By Jon Boeckenstedt
Vice Provost of Enrollment Management at Oregon State University in Corvallis
It has been said that all the world is simply a struggle between the “Haves” and “Have Nots.” How you view admissions and recruitment at your university probably depends a lot on which type of university you work at, whether you’re at a public, private, or for-profit institution, and—especially—what the mission of your institution looks like. Are you at one of the private “Haves” or perhaps one of the public “Have Nots?” Are your founding and mission based on access for a wide swath of the population, or is your purpose designed to serve the elite students—and only the elite students—who have risen to the top of the pyramid of academic achievement we sometimes call “merit?” It makes a big difference.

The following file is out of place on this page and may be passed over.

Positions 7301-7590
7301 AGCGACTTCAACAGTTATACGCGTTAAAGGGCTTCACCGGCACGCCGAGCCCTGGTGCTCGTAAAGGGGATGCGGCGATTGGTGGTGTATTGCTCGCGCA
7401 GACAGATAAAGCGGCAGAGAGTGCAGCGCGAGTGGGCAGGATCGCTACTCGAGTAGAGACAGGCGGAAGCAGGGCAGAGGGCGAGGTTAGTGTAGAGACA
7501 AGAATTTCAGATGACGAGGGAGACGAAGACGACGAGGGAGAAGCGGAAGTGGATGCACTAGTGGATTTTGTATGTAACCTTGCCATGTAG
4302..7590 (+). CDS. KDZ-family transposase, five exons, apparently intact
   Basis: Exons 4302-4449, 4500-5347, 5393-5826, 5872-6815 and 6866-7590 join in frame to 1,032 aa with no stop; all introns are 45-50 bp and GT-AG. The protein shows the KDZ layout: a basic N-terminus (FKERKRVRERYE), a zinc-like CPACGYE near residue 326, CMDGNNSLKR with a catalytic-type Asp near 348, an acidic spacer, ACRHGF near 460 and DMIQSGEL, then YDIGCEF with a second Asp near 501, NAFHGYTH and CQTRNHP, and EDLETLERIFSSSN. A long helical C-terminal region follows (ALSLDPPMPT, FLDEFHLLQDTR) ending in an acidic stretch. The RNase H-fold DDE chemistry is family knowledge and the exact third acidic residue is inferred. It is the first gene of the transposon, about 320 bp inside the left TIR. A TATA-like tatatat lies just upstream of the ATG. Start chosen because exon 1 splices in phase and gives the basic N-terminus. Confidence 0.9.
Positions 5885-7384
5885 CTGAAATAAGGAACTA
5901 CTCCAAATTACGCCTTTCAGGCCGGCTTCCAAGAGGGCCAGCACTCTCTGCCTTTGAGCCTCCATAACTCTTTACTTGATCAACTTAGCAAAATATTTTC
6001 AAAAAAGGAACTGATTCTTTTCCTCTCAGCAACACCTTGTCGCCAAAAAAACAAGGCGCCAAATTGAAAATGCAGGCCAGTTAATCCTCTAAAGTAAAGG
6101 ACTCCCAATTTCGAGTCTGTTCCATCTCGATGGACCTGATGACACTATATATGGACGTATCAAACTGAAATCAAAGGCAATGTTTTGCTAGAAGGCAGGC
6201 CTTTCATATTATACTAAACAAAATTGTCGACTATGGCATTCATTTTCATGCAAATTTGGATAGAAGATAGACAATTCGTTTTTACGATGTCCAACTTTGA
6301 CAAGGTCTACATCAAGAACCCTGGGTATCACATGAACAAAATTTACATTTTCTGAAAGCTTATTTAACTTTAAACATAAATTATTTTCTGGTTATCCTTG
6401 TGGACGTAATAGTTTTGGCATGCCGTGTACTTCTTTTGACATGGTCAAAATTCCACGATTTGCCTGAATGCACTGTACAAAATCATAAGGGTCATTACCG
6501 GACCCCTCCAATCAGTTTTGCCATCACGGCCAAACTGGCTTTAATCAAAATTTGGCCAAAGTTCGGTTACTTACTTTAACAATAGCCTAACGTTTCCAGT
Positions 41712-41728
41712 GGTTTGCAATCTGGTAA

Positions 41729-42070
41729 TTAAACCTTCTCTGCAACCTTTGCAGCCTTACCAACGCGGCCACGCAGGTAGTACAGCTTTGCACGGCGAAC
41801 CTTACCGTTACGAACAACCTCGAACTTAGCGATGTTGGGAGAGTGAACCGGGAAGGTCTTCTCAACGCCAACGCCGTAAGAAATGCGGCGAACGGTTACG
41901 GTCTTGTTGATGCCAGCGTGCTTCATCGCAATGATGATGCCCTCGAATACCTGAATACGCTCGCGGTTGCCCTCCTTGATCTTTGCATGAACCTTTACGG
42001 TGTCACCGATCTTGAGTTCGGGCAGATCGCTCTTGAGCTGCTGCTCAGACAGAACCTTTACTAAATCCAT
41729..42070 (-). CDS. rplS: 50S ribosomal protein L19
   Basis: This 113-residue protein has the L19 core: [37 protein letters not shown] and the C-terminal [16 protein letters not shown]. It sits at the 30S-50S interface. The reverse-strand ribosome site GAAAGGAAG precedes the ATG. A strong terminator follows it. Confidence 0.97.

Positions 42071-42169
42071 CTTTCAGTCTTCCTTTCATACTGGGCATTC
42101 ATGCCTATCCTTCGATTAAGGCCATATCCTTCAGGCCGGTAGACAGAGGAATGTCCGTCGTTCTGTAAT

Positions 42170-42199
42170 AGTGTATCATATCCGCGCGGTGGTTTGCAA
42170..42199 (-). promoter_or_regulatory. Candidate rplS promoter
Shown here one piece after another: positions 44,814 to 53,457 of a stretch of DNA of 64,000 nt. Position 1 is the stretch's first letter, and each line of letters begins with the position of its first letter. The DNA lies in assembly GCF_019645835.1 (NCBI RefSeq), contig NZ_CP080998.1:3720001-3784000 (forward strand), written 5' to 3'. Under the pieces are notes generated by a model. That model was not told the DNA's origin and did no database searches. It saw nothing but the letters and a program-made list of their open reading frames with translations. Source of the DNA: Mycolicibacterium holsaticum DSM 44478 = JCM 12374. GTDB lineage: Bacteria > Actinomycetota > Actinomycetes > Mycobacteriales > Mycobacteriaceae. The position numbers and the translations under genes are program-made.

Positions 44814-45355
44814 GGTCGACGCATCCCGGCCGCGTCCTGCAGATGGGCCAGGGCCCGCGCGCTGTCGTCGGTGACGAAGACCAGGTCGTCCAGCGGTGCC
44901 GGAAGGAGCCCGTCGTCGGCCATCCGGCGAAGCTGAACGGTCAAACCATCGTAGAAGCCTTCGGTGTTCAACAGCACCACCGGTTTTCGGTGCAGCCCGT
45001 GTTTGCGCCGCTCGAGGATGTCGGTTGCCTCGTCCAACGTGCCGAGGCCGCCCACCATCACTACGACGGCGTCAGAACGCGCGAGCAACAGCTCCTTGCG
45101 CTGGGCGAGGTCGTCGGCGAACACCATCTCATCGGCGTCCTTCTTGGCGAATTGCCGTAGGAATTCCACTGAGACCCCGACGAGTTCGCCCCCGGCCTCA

In my first post in this series, I wrote about marketing, and how all higher-education institutions do it to some degree. I also mentioned that the enrollment management and/or admissions/financial aid departments are leading the charge when it comes to the four components of marketing (price, product, place, and promotion). And in this post, we’ll get down to “brass tacks,” where we actually apply those concepts as we attempt to enroll a class in the next term that is of the appropriate size, quality, diversity, and ability to pay what the college expects in order to keep operations running.
Finally, amid all the uncertainty in how we do this, I’ll offer the only thing I can think of that is absolutely, positively true for all colleges and universities of all types in America.
It's important to note that admissions and recruiting, while often conflated into one idea, are really separate entities, even though many (including myself) often mention them together. This post will focus on the recruiting part; the next post in this series will talk about admissions.
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